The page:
Online". Archived from the original on November 23, 2012.  ^ "Official Website For Josh Groban". Joshgroban.com. February 24, 2007. Archived from the original on March 3, 2016. Retrieved August 25, 2015.  ^ a b Whitburn, Joel (2004). The Billboard Book of Top 40 Hits, 8th Edition (Billboard Publications), p. 416. ^ Hyatt, Wesley (1999). The Billboard Book of #1 Adult Contemporary Hits (Billboard Publications), p. 166. ^ The Muses Delight: Catches, Glees, Canzonets and Canons by Philip Hayes (London, 1786) ^ American Pie album song credits ^ " Mad Men
Mad Men
Recap: Season 1, Episode 6, "Babylon" The House Next Door Slant Magazine". Slant Magazine. Retrieved 2018-02-25.  ^ " Don McLean
Don McLean
- Crying". Discogs. Retrieved 2018-02-25.  ^ " Don McLean
Don McLean
Live Tour Festivals 2015". Festivalsearcher.com. Retrieved August 25, 2015.  ^ a b O'Haire, Patricia (April 5, 1973). "A Killer of a Song". Daily News. New York. p. 6. Archived from the original on May 14, 2013.  ^ Davis, Sheila (1984). The Craft of Lyric Writing. Writers Digest Books. p. 13. ISBN 0-89879-149-9. Retrieved September 22, 2010.  ^ Billboard Magazine, June 22, 1974, p. 53. ^ "The True Source Of 'Killing Me Softly'". The New York Times. 1997-03-02. ISSN 0362-4331. Retrieved 2018-02-25.  ^ "DON MCLEAN full Official Chart History Official Charts Company". www.officialcharts.com. Retrieved 2018-02-25.  ^ "First ever UK Concert appearances". myweb.tiscali.co.uk. Retrieved 2018-02-25.  ^ " Don McLean
Don McLean
Online — The Official Website of Don McLean
Don McLean
and American Pie". Don-mclean.com. Retrieved August 25, 2015.  ^ "BBC Glastonbury Festival". BBC. June 26, 2011. Retrieved August 25, 2015.  ^ "Stagecoach 2014: Don McLean
Don McLean
performs emotional set for fans, celebs Ashton Kutcher and Mila Kunis". Dailynews.com. April 27, 2014. Retrieved August 25, 2015.  ^ "Iona College". Colleges.usnews.rankingsandreviews.com. Retrieved January 12, 2013.  ^ "GRAMMY Hall Of Fame". The GRAMMYs. Retrieved 2017-01-31.  ^ "Gloomy Don McLean
Don McLean
reveals meaning of 'American Pie' — and sells lyrics for $1.2 million". Washington Post. Retrieved 2017-02-04.  ^ " Songwriters Hall of Fame
Songwriters Hall of Fame
- Don McLean
Don McLean
Exhibit Home". www.songwritershalloffame.org. Retrieved 2017-01-31.  ^ "The Don McLean
Don McLean
Story". Dr Alan Howard. 2016-11-02. Retrieved 2018-02-25.  ^ "Radio 2 - Events - Radio 2 Folk Awards 2012". BBC. February 8, 2012. Retrieved April 15, 2012.  ^ "Don McLean: American Troubadour". KPBS.org. 6 November 2012. Retrieved 27 January 2017.  ^ "Jake Bugg: I have to Pinch Myself". BBC News. Retrieved July 14, 2014.  ^ "Tupac Shakur: Biography". Internet Movie Database. Retrieved July 14, 2014.  ^ "Doing it Wrong". AllMusic. Retrieved July 15, 2014.  ^ https://www.loc.gov/item/prn-17-029/ ^ "Don McLean: Legendary Singer-Songwriter". Paul Leslie. Retrieved January 16, 2016.  ^ "About Don McLean". Don McLean. 2013-08-12. Retrieved 2018-02-25.  ^ http://www.showbiz411.com/2016/03/10/don-mcleans-wife-files-for-divorce-citing-adultery-cruel-and-abusive-treatment-and-irreconcilable-differences ^ http://articles.latimes.com/2005/apr/15/entertainment/et-craft15/2 ^ "'American Pie' singer Don McLean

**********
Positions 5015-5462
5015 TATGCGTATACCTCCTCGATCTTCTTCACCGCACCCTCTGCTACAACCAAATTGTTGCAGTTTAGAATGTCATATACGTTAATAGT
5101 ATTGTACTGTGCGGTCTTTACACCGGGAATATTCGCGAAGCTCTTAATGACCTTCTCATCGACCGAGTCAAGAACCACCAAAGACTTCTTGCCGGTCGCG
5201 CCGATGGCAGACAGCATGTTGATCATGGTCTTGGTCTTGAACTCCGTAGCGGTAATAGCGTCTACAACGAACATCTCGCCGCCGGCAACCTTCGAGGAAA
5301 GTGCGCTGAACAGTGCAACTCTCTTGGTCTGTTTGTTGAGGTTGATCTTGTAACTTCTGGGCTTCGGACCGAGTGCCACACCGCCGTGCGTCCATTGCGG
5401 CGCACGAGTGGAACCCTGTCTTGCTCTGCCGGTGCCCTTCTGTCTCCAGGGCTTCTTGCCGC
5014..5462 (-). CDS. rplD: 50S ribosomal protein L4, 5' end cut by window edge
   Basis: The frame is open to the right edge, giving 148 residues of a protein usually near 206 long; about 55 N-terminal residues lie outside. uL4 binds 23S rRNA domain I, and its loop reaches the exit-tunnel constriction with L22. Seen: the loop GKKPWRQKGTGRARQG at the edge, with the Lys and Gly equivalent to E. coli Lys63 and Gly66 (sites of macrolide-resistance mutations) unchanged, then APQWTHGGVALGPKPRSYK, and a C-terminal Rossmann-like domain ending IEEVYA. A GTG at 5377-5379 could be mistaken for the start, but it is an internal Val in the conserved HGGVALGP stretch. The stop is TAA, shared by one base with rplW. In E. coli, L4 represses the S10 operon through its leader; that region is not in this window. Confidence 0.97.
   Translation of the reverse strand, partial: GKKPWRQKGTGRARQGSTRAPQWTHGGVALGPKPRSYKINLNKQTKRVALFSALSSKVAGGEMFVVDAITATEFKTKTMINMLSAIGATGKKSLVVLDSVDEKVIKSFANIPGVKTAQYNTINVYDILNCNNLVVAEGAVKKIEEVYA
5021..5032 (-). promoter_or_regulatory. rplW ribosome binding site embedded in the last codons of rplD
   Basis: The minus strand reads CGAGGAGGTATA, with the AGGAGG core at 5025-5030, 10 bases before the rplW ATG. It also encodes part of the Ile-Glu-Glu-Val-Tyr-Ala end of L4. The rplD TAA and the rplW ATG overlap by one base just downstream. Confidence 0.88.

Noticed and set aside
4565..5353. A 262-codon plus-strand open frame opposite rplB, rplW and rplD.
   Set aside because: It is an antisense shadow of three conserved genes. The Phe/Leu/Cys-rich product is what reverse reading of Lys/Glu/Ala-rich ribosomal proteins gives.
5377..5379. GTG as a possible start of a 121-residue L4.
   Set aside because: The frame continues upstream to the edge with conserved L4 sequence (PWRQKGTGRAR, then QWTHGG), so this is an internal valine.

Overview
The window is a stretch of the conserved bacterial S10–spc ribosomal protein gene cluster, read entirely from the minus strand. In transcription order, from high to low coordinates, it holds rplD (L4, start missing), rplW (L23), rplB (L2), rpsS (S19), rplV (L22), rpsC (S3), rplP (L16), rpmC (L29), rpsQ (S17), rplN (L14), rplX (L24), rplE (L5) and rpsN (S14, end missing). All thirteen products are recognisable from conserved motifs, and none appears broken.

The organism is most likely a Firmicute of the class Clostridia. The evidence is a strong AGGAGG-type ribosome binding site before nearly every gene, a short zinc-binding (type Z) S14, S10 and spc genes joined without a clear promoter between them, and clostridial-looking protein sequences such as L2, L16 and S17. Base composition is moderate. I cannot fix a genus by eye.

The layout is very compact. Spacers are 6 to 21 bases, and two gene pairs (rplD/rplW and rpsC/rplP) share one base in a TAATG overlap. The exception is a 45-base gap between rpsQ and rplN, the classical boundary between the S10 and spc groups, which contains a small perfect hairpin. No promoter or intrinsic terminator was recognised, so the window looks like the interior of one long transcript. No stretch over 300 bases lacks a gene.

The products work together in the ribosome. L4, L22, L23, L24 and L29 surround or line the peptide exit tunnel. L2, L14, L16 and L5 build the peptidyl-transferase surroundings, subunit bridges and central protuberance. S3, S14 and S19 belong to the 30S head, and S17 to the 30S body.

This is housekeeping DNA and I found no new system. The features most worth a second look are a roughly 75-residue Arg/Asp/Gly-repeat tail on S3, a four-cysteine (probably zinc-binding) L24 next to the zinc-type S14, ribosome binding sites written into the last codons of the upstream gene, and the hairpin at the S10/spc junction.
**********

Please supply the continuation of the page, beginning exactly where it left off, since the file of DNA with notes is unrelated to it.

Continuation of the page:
Don McLean
and wife finalize divorce". NY Daily News. Retrieved 2017-04-05.  ^ "A Photographer's Point of View". Maine Home + Design. August 1, 2009. Retrieved February 12, 2013.  ^ Staff. "Camden police arrest singer-songwriter Don McLean
Don McLean
for assault". WCSH6.com. Retrieved December 2, 2016.  ^ "'American Pie' singer arrested on domestic violence charge". January 18, 2016.  ^ "'American Pie' singer's domestic assault charge dismissed". July 21, 2017. 

External links[edit]

Wikimedia Commons has media related to Don McLean.

The Official Web Site of Don McLean
Don McLean
and American Pie Allmusic Entry Tom Redmond - Working with Chet Atkins: an interview with Don McLean Don McLean
Don McLean
Interview - NAMM Oral History Library (2016)

v t e

Don McLean

Studio albums

Tapestry American Pie Don McLean Playin' Favorites Homeless Brother Prime Time Chain Lightning Believers Love Tracks For the Memories Vols I & II And I Love You So Headroom Christmas The River of Love Christmas Dreams Sings Marty Robbins You've Got to Share Songs for Children The Western Album Rearview Mirror: An American Musical Journey Addicted to Black

Live albums

Solo Dominion Starry, Starry Night

Compilation albums

The Very Best of Don McLean Favorites and Rarities Legendary Songs of Don McLean Christmastime!


"Castles in the Air" "American Pie" "Vincent" "Wonderful Baby" "Crying" "Since I Don't Have You" "He's Got You" "You Can't Blame the Train"

Related articles

Discography "The Saga Begins" Carol Sauvion

Authority control